Wilwood 290-0632 570 Brake Fluid, 12 oz Bottle
Hobby Stock, Micro Sprint, Midget, Quarter Midget, Sprint Car, 12 fl. oz. Liquid Measurement
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Wilwood's specially formulated Hi-Temp 570° Racing Brake Fluid has a minimum 570 degree dry boiling point to withstand the severe heat requirements of automotive racing. Hi-Temp 570's low viscosity allows easy bleeding of your brake system, eliminating aeration of the brake fluid caused by foaming due to excessive pumping of the pedal.
This high temp brake fluid comes in a convenient 12 ounce container hermetically sealed to guarantee against unwanted absorption of moisture which can drastically lower the fluids boiling point (fluid from larger containers tends to become contaminated with moisture, lowering its boiling point and making it unsuitable for racing applications).
- Dry Boiling Point: 573° F
- Wet Boiling Point: 313° F
8352900632 Instructions (PDF)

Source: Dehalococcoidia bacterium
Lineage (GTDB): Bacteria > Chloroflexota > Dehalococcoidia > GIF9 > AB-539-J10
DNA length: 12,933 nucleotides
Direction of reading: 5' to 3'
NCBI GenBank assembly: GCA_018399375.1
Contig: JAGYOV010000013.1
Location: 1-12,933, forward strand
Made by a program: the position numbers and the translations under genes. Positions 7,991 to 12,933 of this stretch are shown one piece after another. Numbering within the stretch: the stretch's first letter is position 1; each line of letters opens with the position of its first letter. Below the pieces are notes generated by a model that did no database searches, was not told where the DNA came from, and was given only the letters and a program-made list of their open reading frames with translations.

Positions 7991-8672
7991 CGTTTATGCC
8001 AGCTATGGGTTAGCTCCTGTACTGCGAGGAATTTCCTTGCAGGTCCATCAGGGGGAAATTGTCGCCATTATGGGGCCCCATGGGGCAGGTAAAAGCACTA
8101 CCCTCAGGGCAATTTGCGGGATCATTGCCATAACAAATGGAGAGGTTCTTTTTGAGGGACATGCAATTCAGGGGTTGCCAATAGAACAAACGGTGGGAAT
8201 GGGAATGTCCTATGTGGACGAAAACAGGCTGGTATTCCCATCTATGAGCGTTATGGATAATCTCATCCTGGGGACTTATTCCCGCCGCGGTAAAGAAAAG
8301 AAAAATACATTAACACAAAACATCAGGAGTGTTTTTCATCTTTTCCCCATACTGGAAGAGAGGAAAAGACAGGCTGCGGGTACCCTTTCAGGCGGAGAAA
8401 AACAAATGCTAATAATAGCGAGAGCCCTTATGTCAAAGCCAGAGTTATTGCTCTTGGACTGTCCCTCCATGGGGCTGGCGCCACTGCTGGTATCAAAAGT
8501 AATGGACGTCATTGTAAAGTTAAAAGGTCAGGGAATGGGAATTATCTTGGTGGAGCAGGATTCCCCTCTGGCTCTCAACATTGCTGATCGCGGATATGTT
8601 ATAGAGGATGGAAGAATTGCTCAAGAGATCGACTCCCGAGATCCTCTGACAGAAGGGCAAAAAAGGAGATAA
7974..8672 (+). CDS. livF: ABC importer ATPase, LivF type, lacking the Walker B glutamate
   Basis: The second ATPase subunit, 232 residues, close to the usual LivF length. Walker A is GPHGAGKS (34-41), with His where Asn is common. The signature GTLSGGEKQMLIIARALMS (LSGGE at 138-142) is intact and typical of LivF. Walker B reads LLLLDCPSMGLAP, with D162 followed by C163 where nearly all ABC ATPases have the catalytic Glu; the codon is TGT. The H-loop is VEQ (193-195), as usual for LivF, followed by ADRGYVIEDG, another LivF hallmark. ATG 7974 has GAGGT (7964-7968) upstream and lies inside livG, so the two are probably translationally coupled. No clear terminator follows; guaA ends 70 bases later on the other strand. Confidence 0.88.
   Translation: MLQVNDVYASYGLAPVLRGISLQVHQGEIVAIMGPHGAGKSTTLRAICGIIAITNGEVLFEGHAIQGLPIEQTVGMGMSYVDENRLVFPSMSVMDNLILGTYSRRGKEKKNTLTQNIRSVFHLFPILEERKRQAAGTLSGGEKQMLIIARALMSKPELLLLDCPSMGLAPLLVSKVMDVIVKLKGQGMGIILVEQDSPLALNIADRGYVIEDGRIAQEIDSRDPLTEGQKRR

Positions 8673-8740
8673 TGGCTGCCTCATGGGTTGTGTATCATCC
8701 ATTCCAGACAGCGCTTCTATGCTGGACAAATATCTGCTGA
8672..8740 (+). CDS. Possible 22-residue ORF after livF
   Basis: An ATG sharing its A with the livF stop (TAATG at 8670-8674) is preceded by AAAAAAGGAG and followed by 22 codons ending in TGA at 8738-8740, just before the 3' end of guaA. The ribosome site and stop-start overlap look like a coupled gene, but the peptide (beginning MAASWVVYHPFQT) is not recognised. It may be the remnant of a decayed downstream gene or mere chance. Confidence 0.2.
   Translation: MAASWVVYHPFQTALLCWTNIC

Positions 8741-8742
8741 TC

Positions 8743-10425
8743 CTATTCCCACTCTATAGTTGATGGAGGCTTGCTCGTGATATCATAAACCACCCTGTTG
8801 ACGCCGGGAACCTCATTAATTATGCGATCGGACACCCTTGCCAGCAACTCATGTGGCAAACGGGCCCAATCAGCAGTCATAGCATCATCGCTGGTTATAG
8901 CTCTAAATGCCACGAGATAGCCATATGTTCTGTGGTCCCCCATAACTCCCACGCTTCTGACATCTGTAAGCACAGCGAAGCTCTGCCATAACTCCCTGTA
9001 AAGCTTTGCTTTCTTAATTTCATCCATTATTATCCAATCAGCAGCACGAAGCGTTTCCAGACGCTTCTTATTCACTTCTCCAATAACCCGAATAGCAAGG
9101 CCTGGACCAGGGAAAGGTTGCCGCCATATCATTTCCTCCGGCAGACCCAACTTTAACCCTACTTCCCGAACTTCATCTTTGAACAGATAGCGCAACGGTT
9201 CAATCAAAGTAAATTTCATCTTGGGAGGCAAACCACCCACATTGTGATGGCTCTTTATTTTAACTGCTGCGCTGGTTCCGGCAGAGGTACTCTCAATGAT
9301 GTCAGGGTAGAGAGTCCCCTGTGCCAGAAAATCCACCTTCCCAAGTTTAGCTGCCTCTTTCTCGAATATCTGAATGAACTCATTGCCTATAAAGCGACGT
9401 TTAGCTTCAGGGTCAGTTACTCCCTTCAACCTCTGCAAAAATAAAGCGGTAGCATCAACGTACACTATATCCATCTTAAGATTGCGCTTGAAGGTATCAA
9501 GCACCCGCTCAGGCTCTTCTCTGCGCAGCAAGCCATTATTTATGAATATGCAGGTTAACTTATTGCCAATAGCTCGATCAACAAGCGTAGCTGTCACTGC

Do yourself a favor:
- Use only the highest rated DOT 4 fluid
- Run a fresh can of fluid through the system a few times a year
- If you open a new can of fluid, use it or throw it away
- Never mix fluid of different ratings
- Get yourself a brake bleeder and use it often!
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Q & A
If you’ve got about 20 minutes free, follow along as Redline Synthetic Oil’s Cameron Evans explains some of the primary differences between the variety of oils and lubricants available in the market today.
Lake Speed Jr., from Driven Racing Oil, answers the question "what viscosity grade should I run". He explains what viscosity really means and some key factors to keep in mind when selecting the right viscosity grade for your engine and application.
So what's the difference between DOT 3 and DOT 4, or DOT 5 and DOT 5.1? Every type of brake fluid has a specific boiling point and water absorbing quality and we can show you which fluid is best for your application.
If manual brake bleeding is not an option for you, vacuum bleeding can be just as effective as pressure bleeding your brake system.
Manual brake bleeding can be one of the most efficient ways to bleed the air out of your brake lines. Speedway Motors has created a guide to show you step-by-step how to manually bleed your brakes.
A routine weekly maintenance checklist to perform between each race in order to keep a clean and efficient race car at the track.
Sometimes manually bleeding your brakes isn't the best option for you. In this case you can also take a look at our guide on how to gravity bleed the brake system.